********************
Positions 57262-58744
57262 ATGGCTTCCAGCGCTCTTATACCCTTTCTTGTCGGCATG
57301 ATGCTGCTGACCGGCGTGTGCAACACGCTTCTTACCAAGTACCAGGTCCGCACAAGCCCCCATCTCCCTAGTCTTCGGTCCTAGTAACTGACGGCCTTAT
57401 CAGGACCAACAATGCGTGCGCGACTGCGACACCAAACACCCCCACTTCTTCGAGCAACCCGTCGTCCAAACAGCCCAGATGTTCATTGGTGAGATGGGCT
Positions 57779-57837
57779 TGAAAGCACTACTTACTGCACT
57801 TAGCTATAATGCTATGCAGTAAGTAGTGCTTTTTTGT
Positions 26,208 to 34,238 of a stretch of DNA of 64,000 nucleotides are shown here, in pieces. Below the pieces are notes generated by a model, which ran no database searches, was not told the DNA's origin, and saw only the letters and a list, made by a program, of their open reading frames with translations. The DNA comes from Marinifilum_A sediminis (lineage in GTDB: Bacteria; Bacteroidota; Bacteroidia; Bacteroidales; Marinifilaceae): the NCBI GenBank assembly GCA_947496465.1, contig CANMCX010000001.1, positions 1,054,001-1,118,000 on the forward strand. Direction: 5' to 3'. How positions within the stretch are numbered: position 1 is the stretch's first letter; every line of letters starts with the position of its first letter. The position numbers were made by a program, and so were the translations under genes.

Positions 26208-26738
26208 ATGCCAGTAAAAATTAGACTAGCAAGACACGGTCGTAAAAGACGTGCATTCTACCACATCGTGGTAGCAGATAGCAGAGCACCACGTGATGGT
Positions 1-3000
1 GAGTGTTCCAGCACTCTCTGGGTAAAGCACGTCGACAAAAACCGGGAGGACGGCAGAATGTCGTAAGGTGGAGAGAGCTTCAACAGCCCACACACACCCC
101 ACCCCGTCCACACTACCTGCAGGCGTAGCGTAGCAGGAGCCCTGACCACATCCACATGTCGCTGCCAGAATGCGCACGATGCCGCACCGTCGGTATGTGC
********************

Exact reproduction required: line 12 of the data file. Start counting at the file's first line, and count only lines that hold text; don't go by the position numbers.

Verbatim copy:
1 GAGTGTTCCAGCACTCTCTGGGTAAAGCACGTCGACAAAAACCGGGAGGACGGCAGAATGTCGTAAGGTGGAGAGAGCTTCAACAGCCCACACACACCCC